What do you do when you or your client is the victim of a cyberattack, i.e., an attack on its computer system or network? This is becoming a more and more pressing question, as a RAND Corporation study finds the frequency of cyberattacks on American companies is increasing, with the average hacker attack costing about $500,000. Because cyberattacks usually occur without warning, leaving website operators insufficient time to assess and respond to the situation, you need to have a plan in place before any attack occurs. Any response plan for a cyberattack should not only focus on getting the system back up and running, but it should also be focused on preserving evidence for possible use in a later civil or criminal case. Here’s a general outline of actions to consider if a hacker attack or other network disruption occurs:
- Make contact. Contact legal counsel, local law enforcement, any applicable insurance carriers, and the website host or internet service provider. Also, if unencrypted personal information is maintained on the website, be sure to comply with CC §1798.82 and notify all those affected.
- Assess the damage. Take stock of physical damage to hard drives or electronic files and assemble evidence of any damage, including evidence that the attack compromised trade secrets or confidential proprietary information. Assess any damage caused by network downtime and impairment of service availability to customers.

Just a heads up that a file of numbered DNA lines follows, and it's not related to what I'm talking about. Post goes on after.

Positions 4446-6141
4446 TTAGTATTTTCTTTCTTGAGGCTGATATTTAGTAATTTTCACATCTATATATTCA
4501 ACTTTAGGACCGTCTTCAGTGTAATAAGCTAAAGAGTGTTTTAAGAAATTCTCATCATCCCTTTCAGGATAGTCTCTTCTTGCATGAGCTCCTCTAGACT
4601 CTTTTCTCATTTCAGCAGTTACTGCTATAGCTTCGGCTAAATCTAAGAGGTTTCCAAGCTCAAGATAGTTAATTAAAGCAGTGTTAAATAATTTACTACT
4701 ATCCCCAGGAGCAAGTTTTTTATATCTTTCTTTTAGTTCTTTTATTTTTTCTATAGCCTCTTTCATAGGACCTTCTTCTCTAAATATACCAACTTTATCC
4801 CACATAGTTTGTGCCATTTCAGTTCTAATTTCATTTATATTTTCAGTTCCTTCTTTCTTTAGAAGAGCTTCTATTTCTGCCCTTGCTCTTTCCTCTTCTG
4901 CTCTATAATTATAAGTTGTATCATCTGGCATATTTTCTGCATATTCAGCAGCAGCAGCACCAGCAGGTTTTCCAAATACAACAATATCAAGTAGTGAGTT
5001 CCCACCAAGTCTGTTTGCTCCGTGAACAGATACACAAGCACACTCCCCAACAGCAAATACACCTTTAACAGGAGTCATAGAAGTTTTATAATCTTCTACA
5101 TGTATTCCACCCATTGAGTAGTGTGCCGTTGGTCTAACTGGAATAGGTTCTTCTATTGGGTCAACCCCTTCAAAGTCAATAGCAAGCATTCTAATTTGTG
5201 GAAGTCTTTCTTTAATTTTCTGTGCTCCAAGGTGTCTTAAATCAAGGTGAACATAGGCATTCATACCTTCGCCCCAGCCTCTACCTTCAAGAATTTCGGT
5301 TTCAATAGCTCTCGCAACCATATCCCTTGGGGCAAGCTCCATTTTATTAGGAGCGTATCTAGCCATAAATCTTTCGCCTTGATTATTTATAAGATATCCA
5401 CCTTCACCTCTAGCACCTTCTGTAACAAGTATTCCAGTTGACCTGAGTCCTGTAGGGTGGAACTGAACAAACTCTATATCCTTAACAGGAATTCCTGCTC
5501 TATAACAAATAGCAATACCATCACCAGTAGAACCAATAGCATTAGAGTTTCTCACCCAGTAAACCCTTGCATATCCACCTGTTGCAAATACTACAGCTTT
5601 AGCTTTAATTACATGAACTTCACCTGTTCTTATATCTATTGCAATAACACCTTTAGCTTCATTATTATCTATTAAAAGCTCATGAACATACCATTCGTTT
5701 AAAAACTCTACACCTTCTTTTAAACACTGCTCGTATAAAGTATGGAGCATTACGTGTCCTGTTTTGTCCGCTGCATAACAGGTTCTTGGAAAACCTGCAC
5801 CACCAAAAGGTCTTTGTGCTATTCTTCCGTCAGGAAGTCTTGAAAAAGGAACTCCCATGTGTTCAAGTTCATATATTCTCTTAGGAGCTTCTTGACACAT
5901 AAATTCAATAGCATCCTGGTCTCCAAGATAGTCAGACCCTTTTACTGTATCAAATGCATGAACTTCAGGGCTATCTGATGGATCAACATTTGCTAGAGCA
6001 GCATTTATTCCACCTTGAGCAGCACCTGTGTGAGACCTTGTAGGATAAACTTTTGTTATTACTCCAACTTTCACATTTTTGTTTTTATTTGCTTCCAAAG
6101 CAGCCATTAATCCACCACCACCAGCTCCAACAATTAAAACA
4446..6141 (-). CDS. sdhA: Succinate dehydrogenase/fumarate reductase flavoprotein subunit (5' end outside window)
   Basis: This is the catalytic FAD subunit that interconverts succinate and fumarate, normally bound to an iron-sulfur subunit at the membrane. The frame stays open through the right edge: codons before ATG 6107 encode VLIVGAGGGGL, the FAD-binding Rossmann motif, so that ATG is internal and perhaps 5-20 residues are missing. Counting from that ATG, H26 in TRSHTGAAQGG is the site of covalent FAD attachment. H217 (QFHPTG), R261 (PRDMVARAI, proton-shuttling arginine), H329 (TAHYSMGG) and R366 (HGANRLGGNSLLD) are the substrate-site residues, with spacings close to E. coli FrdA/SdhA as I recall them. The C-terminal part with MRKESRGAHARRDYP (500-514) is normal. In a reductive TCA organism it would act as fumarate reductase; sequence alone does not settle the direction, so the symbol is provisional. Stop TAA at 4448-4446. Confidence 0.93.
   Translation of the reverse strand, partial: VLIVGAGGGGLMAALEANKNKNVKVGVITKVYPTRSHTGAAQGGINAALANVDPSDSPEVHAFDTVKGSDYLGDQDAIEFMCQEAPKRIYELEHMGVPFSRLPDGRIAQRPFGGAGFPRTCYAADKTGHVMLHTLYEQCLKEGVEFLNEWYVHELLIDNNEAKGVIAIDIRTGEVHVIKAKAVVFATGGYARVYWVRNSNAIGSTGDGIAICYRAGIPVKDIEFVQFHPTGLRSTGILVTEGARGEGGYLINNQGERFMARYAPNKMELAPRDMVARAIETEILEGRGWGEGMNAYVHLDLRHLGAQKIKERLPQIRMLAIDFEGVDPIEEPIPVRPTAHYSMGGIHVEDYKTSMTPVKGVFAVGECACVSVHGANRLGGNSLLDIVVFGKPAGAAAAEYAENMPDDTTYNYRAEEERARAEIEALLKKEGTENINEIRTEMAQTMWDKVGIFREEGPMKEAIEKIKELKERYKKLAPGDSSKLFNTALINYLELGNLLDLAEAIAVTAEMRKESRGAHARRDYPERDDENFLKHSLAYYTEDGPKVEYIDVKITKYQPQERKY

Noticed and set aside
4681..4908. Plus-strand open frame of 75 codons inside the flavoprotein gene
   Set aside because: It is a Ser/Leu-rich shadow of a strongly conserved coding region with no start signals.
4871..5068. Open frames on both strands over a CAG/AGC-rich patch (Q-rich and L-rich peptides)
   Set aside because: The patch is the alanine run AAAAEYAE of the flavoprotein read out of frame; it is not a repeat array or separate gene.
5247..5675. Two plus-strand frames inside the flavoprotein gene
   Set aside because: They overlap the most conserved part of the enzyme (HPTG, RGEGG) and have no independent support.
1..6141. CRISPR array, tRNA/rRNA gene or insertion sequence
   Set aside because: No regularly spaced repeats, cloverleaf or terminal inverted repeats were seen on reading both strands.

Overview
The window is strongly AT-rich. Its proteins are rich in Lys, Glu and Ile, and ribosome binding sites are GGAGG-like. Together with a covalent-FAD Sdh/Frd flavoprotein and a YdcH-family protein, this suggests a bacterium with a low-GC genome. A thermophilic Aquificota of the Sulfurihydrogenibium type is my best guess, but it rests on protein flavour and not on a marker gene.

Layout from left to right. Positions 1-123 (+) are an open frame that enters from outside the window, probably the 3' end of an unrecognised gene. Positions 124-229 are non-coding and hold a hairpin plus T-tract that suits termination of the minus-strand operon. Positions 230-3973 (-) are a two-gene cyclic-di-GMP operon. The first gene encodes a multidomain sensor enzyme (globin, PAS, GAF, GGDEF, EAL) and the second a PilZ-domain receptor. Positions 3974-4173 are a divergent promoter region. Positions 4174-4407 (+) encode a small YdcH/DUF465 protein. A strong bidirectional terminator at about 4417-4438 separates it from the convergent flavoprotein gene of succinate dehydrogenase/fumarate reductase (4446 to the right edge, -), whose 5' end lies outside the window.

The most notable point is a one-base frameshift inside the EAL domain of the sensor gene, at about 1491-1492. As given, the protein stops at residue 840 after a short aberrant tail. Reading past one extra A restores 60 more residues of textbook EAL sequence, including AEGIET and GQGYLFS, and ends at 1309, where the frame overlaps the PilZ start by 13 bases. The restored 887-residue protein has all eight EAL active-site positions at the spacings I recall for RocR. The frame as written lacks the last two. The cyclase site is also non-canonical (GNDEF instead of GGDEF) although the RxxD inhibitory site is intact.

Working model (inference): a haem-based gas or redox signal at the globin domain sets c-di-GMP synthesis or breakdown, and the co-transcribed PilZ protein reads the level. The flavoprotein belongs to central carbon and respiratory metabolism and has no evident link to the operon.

- Track costs. Keep track of the costs of all remedial work undertaken and expenses incurred as a result of the attack, including the cost of hiring third party consultants, loss of productivity, and lost profits. Don’t forget any hardware and software costs.
- Preserve evidence. Back up and then isolating the computer or server accessed in a secure location to preserve any clues to the intruder’s identity. Shut down or reconfigure the system if possible so that it does not run utility programs automatically. Automated maintenance or utility programs can delete and recycle data on a hard drive, and potentially destroy evidence automatically.
For the complete checklist on responding to a cyberattack, go to §18.23 of CEB’s Internet Law and Practice book.
© The Regents of the University of California, 2010. Unauthorized use and/or duplication of this material without express and written permission from this blog’s author and/or owner is strictly prohibited.